Ted Cruz, freshman Senator from Texas, is a man of some intellect, no doubt, and the United States Senate is blessed by his willingness to share his intellectual bounty in the form of ad hoc lectures.
Senator Dianne Feinstein, who has served as a Senator from California for over 20 years, is a recent beneficiary of Senator Cruz's pedagogic expansiveness. Her edification occurred during a hearing of the Senate Judiciary Committee. The issue was the ban on the sale of assault rifles and Senator Feinstein's inability to reconcile her emotionalism with the clear and manly dictates of the United States Constitution, which Senator Cruz illustrated with the following brilliant analogy:
"... the question I would pose to the senior Senator from California is would she deem it consistent with the Bill of Rights for Congress to engage in the same endeavor that we are contemplating doing with the Second Amendment in the context of the First or Fourth Amendment? Namely: would she consider it Constitutional for Congress to specify that the First Amendment shall apply only to the following books, and shall not apply to the books that Congress has deemed outside the protection of the Bill of Rights? Likewise, would she think that the Fourth Amendment's protection against searches and seizures could properly apply only to the following specified individuals, and not to the individuals that Congress has deemed outside the protection of the Bill of Rights?"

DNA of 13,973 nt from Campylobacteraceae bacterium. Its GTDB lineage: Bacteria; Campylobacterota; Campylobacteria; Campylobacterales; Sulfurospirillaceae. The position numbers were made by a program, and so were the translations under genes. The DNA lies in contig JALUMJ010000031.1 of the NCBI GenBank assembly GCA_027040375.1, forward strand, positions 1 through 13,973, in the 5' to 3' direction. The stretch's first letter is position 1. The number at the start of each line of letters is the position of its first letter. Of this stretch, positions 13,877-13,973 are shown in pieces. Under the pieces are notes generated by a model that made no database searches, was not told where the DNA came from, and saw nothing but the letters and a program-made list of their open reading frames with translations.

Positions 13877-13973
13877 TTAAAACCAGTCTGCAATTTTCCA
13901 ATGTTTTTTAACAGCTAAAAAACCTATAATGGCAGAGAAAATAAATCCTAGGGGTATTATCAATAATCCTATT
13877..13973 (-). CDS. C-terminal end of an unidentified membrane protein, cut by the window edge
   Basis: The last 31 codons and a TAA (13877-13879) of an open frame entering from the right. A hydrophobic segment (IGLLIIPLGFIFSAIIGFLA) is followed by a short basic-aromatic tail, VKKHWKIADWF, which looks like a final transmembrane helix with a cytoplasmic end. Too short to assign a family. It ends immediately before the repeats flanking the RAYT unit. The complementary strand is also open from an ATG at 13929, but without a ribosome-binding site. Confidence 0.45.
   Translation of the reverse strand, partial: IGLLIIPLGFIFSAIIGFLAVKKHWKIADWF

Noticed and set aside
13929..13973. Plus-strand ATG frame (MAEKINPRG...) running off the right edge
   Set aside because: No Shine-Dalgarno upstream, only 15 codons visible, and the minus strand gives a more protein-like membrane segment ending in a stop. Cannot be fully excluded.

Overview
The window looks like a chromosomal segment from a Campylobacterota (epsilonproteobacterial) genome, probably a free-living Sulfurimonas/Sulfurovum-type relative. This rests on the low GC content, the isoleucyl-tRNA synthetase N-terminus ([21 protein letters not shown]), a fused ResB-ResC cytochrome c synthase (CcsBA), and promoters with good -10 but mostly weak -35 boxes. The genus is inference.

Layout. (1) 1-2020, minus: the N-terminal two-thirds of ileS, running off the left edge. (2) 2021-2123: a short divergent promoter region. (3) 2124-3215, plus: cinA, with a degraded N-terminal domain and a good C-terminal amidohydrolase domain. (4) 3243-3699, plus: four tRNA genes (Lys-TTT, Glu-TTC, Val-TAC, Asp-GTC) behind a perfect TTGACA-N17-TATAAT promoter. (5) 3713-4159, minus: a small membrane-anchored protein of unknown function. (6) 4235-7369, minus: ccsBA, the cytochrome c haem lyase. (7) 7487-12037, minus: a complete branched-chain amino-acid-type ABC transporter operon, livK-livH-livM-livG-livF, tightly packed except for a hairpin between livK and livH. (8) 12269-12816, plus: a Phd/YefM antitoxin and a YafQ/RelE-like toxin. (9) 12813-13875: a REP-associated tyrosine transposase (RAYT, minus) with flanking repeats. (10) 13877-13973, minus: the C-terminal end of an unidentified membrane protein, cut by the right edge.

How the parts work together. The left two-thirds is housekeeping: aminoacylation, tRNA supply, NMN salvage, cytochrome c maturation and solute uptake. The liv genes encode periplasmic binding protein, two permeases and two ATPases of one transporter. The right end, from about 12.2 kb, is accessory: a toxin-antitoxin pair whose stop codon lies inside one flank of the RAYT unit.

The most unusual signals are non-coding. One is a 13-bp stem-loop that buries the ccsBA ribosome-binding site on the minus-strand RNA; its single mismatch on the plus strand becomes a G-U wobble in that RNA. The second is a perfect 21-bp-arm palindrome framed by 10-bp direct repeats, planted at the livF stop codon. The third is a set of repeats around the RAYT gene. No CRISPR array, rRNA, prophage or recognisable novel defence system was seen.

Senator Cruz didn't appear surprised when Senator Feinstein ignored the substance of his argument and instead responded with more sentimentalism and cantankerous grousing about the educational value of his lectures. Unfazed, he generously praised her "sincerity" and "passion," and then gently pointed out that she had failed to answer his question.
Senator Cruz deserves better than that, and I thought we should look at his argument by analogy a little more closely.
In the first part of his analogy, guns are books. The question is clear: how is Congress passing laws prohibiting the sale of certain kinds of guns any different than Congress passing laws against certain books? Would we want Congress deciding which books we can read and which we can't?
Think of it this way: A .38 Special is like, say, Last of the Mohicans. A shotgun is Moby Dick. A .22 rifle is like The Call of the Wild.
An AR-15 is like The Catcher in the Rye. Yeah, the AR-15 is controversial and seems to be associated with a few high-profile killings, but do you want Congress saying you can't read it? Do you want the government telling you that you can read Moby Dick, but you can't read The Catcher in the Rye? Do you see the brilliance of the analogy yet?
And an M-16 is like Lolita. An M-240 machine gun could be The Color Purple.
Do you want to live in an America where you're not allowed to read The Color Purple?
A bazooka could be Are You There, God? It's Me, Margaret. Think of a flamethrower as Lady Chatterley's Lover.
So you can see, because armaments and books are the same thing in the context of Constitutional law, prohibiting the sale of an assault rifle is tantamount to removing Judy Blume's books from the school library. Preventing me from owning a flamethrower is the same as not letting me read D.H. Lawrence. If I can't buy a nuclear bomb at Walmart I might was well be looking for a copy of The Satanic Verses in downtown Tehran.